In this Paper, the law and the regulatory framework related to corruption will be examined, with a special reference to the 2018 amendments to POCA. Additionally, the measures that individual companies can take to ensure compliance with the law will also be discussed. Further, India’s regime will be compared with related International standards, and some instances of prosecutions will be examined. Lastly, the inadequacy of the legal regime, along with issues in enforcement will be explored, and an attempt shall be made to provide suggestions to improve the effectiveness of India’s anti-corruption laws.

HYPOTHESIS

[As suggested in the Title] Anti-Corruption laws are insufficient and ineffective to curb the growing corruption in India.

PLAN OF STUDY

The Study shall be tentatively chapterised as follows:

  1. Legislative and Regulatory Framework
    • The Prevention of Corruption Act
    • The Indian Penal Code
    • Public Procurement
    • Lobbying
    • Other Laws
  2. Policies Adopted by Companies
  3. International Standards [This Chapter shall deal with the International Standards and how India’s Legal and Regulatory Framework compares to it]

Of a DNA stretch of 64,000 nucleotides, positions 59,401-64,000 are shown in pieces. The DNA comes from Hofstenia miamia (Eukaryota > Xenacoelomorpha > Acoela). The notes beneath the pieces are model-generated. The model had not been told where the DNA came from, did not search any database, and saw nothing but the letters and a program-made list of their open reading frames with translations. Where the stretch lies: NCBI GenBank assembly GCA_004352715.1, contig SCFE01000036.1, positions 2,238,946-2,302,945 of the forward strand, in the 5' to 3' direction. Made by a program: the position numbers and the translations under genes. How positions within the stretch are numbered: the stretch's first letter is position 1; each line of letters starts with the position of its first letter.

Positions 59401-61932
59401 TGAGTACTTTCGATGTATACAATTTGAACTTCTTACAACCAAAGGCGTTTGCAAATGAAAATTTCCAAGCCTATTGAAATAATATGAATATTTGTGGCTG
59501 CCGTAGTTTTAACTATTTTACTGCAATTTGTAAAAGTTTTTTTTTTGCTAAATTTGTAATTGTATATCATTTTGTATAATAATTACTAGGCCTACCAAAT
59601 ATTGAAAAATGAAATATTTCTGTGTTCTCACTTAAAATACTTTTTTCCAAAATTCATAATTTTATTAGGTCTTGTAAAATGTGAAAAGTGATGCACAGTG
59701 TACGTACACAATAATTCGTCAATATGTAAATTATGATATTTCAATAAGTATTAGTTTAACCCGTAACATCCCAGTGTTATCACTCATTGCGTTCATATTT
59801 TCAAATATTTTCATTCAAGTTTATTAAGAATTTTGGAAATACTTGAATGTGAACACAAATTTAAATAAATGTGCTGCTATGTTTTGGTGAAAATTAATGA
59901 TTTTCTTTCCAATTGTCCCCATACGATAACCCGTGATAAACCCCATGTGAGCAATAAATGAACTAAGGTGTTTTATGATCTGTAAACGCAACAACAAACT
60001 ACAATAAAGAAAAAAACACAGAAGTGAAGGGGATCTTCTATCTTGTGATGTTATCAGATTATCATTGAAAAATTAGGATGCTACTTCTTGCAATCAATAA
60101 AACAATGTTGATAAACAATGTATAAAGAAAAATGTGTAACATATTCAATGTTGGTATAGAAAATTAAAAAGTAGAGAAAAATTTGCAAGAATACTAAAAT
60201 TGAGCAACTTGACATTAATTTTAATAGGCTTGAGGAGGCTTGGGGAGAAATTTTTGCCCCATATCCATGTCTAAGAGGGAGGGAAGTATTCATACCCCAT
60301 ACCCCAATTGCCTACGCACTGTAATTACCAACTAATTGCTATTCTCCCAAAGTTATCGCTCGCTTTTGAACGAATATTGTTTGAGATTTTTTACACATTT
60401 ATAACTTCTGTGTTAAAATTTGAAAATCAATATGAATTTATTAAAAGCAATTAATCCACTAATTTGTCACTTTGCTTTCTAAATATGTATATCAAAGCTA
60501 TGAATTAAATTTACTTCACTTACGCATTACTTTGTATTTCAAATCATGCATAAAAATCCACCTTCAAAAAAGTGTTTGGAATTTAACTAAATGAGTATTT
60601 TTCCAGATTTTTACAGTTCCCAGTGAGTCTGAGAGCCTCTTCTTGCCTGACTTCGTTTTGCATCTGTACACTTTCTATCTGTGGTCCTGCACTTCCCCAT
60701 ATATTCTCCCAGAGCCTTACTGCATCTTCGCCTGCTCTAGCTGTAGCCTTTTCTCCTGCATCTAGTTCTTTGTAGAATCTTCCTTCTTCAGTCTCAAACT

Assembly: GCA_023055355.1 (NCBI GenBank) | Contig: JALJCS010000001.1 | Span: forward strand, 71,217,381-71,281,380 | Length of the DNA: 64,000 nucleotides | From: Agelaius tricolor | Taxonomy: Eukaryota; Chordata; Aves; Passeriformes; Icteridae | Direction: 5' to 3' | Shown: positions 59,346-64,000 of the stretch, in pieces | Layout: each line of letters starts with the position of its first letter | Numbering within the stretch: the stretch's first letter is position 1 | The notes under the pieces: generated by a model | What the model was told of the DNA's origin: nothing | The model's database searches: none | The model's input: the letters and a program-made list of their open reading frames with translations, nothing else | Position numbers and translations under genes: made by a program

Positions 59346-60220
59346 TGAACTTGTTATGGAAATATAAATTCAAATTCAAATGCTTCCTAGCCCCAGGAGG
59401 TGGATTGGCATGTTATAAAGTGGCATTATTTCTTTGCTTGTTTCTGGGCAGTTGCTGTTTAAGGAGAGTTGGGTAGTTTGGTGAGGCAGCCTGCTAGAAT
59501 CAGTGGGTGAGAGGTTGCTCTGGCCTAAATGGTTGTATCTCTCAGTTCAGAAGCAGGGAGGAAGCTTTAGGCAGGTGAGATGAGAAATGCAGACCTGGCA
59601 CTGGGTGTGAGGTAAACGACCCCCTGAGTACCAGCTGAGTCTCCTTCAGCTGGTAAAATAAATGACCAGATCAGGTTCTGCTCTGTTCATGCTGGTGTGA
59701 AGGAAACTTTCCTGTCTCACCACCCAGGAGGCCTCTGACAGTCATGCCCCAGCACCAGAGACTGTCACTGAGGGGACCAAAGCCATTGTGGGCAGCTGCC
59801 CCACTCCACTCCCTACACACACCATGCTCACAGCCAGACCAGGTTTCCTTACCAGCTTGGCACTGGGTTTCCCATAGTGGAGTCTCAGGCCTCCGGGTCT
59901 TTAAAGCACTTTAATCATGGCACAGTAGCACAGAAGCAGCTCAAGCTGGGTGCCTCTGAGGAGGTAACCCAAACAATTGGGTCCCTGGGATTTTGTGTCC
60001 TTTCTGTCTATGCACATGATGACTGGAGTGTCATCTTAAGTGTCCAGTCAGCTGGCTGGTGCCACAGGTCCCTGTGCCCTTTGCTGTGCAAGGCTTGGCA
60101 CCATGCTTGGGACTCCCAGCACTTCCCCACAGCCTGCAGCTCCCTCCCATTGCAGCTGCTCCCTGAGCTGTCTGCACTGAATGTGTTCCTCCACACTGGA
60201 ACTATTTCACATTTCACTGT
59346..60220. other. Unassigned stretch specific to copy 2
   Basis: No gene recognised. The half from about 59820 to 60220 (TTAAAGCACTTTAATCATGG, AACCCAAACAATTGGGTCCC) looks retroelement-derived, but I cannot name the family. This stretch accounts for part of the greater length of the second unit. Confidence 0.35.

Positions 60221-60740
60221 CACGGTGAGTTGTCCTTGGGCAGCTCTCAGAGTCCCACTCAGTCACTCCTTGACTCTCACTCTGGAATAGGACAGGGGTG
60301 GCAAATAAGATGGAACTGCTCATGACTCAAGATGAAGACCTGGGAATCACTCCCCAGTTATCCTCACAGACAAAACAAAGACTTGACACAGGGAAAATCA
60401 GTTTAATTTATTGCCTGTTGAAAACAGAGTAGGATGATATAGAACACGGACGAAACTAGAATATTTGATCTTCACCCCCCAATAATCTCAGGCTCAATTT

• United Nations Convention Against Corruption
    • OECD Guidelines
    • International Chamber of Commerce, Rules on Combating Corruption
  4. Problems and Challenges [This Chapter shall deal with the inadequacy of corruption laws in India]
  5. Investigation, Prosecution and Adjudication of Bribery and Corruption
    • The Procedure
    • Key Issues
    • Recent Prosecutions
  6. Conclusions and Suggestions

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ANTI-CORRUPTION LAW IN INDIA: HOW EFFECTIVE IS IT?

Bribery and Corruption have a destructive effect on modern business and commerce, and can ruin it completely. According to the annual Kroll Global Fraud Report, India has one of the highest national incidences of corruption at 25%. Further, according to the Transparency International Corruption Perception Index, India ranks 78 out of 180 nations. Given that India is one of the most significant economies of the World, these statistics have harmed India’s ease of doing business campaign and also hamper the sanctity of government contracts in the eyes of investors. Governments have been combating the issue of corruption since ages now, and it will likely have to continue to do so. However, what is vital is that the legislative structures to prevent and limit these practices are constantly upgraded to keep pace with the changing environment.